In reviews of BMW X3 owners, you can often find indignation about the uncomfortable interior. This primarily concerns the various storage compartments. For some reason, the glove box has two zones, there is no already familiar compartment for a smartphone, and the cup holders are closed by a high gear selector knob. In this regard, the Audi Q5 wins, although it also has its drawbacks: the low level of ergonomics of the door sides and limited access to bottle compartments. Another nuance of the Q5 model is the shape of the gear selector. The handle is low and flat, so it takes time to get used to. And yet, it is made this way precisely for the driver's comfort. As for the comments regarding the lack of fixed positions on the selector, the updated X3 crossover does not have them either, and the selector is high, which makes access to the cup holders difficult.
But the trunks are about the same. Compared to the 2013 model, the luggage compartment of the Audi Q5 has become noticeably larger. With a mechanism for longitudinal adjustment of the rear seats, its volume can be increased up to 21.5 cubic feet. In addition, the Q5 can fold the central seat and transport long items in the car while maintaining two full-fledged passenger seats. The X3 SUV has a base volume of 19.4 cubic feet but without the possibility of increasing it. Having opened the trunk of the BMW X3, you immediately notice a step: there is a wheel hidden under the floor (it turns out not a full-size, but a spare one). Due to the height difference in the BMW's trunk, the loading area is noticeably smaller than that of the Audi Q5.
BMW is already introducing the third generation of a light crossover, while Audi has released only the second version. Based on this, we can assume that the X is more technically advanced, but when deciding what to choose, the BMW X3 or the Audi Q5, it is hard to come to a definite conclusion.
|Car||Engine Type||SAE Net Horsepower @ RPM||SAE Net Torque @ RPM||Displacement||EPA Fuel Economy Est - Hwy/City/Combined (MPG)|
|2018 BMW X3||Intercooled Turbo Premium Unleaded I-6||355 @ 5500||369 @ 1520||3.0 L/183||27/20/23|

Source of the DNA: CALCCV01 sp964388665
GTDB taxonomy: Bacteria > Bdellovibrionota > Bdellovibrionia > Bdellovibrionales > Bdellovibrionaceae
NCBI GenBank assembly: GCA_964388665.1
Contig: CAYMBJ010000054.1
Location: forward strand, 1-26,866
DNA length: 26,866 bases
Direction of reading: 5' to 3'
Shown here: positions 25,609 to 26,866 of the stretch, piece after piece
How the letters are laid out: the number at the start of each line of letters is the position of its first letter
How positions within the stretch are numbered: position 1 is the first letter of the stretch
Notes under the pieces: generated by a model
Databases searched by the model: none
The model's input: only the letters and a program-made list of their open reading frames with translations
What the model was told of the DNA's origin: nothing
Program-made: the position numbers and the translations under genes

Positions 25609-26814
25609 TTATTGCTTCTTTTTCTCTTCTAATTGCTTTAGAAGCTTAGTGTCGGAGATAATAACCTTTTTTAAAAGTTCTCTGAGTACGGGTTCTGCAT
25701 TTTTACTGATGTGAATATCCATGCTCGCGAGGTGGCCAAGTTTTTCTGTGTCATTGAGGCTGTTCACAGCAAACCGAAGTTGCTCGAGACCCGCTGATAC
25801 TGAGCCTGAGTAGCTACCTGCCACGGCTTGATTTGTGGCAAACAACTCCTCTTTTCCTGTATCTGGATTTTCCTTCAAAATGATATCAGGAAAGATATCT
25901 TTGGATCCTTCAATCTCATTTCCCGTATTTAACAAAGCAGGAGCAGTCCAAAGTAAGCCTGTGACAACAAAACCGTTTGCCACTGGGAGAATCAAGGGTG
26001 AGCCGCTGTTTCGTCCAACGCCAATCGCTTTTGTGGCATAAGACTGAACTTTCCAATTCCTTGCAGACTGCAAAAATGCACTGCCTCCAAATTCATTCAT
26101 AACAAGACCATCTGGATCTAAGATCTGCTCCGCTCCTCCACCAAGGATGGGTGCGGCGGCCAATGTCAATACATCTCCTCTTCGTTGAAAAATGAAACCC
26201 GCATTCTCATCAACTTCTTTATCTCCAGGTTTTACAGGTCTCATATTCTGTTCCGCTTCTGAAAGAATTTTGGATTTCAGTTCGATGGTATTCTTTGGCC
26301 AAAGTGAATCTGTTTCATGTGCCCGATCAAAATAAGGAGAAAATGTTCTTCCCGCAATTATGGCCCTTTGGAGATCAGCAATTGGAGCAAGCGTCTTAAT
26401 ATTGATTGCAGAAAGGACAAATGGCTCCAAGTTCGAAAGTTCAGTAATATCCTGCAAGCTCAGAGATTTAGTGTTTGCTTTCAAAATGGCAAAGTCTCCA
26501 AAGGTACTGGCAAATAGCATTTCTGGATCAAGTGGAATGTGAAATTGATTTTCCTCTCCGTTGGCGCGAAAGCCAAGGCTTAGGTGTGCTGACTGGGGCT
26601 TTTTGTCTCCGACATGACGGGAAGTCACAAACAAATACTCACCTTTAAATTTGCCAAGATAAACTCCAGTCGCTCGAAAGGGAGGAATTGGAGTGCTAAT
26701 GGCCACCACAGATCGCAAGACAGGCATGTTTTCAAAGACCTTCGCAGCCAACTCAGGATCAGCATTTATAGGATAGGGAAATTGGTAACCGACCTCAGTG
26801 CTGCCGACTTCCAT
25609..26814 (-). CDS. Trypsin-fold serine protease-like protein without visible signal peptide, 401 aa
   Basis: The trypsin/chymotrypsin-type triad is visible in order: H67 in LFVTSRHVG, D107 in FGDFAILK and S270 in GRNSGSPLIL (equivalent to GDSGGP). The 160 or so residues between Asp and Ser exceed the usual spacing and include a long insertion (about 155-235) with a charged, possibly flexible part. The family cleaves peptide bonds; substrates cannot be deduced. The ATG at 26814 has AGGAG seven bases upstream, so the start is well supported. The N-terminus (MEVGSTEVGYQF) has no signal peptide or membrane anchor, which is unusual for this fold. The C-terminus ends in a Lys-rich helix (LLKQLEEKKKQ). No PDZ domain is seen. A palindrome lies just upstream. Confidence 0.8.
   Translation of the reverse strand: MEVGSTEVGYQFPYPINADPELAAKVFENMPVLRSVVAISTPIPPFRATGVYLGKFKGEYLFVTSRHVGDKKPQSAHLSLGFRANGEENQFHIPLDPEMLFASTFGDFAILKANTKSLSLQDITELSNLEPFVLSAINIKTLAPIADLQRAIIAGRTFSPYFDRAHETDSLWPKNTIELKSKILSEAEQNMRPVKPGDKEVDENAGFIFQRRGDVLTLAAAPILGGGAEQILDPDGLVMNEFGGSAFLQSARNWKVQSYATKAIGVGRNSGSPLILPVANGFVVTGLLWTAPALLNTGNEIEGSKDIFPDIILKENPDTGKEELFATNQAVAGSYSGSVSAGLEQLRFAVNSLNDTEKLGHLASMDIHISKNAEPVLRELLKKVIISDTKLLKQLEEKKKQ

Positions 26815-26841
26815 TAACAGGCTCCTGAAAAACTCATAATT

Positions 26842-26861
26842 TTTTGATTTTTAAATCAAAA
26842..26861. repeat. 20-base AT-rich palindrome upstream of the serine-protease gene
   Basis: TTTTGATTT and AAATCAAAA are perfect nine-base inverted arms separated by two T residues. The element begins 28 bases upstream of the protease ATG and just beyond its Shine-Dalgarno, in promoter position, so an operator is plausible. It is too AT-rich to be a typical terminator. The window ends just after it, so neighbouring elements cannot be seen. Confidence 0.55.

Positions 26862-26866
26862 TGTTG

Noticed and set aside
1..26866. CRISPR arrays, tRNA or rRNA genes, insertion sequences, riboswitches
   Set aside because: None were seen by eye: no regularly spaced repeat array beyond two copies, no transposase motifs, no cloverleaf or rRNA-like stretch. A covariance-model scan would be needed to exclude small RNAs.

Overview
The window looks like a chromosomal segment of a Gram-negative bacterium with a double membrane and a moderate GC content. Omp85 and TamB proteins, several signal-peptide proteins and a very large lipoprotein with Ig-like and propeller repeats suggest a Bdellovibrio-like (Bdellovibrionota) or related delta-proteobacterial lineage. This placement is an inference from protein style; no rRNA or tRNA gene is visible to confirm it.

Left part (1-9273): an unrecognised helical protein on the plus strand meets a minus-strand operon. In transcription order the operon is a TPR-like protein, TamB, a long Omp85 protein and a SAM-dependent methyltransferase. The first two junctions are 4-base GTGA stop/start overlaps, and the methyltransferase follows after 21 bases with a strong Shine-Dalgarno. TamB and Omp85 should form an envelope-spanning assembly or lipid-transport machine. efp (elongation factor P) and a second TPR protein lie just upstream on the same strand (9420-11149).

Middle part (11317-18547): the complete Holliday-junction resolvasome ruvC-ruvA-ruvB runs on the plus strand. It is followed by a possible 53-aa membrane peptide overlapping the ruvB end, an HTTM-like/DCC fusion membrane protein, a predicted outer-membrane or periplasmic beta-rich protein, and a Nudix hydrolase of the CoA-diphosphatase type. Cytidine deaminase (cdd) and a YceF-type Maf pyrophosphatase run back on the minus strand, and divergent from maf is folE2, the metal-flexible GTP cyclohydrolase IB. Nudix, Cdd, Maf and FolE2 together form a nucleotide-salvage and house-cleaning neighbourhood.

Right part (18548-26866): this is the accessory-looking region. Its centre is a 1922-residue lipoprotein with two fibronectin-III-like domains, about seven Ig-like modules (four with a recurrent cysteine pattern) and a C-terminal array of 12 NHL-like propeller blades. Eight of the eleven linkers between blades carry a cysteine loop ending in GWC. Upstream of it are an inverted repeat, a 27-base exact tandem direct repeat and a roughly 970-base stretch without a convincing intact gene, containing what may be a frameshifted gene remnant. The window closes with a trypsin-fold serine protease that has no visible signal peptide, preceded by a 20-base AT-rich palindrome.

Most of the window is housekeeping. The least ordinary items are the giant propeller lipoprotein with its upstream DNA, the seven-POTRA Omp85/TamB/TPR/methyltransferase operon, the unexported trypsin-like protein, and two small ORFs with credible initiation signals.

|2018 Audi Q5||Intercooled Turbo Premium Unleaded I-4||252 @ 5000||273 @ 1600||2.0 L/121||27/23/25|
The X-3 is made on the Clar platform, and its older brothers are also produced on it. Its advantage is the combination of different materials, thereby reducing the overall weight and increasing strength. But still, not all Clar was carried over from the X5: the floor panel and the distance from the front axle to the engine were retained, while the double-wishbone front suspension was removed and McPherson struts were added, while low multi-link struts were left at the rear.
Audi also uses similar technology: the Q5, introduced in 2017 in its second generation, is produced on the lightweight MLB Evo platform, thanks to which it was possible to reduce the weight of the car compared to the first generation of this model.
Both cars are all-wheel drive. BMW has 4WD, and Audi has a Quattro with ultra technology, and this is one of the differences. The Quattro ultra system has been developed specifically for vehicles with a longitudinal engine. Neither the BMW X3 nor the Audi Q5 claims off-road feats, although they are ready for difficulties. The BMW is good on snow and ice thanks to the pre-installed rear-wheel drive with a plug-in front end. The car responds faster to steering movements, has a sensitive gas pedal, turns well, and stabilizes quickly. The X-3 is better to choose if you have a dynamic driving style and for drifting. The Q5 is not so nimble, because the Quattro ultra extends the drift phase under traction and prevents the car from spinning at speed. But once it hits the dry pavement, the Q5 crossover is composed and precise, corners well, and performs like a sports sedan.
It is impossible to draw a clear conclusion about which car is better. The interior, ride balance, ride quality, and fuel consumption are better in the Audi, but the BMW is more responsive and agile in difficult weather conditions. In basic versions, both models are approximately equal in technical equipment, but in the same multimedia standard, the Q5 is inferior to the X3.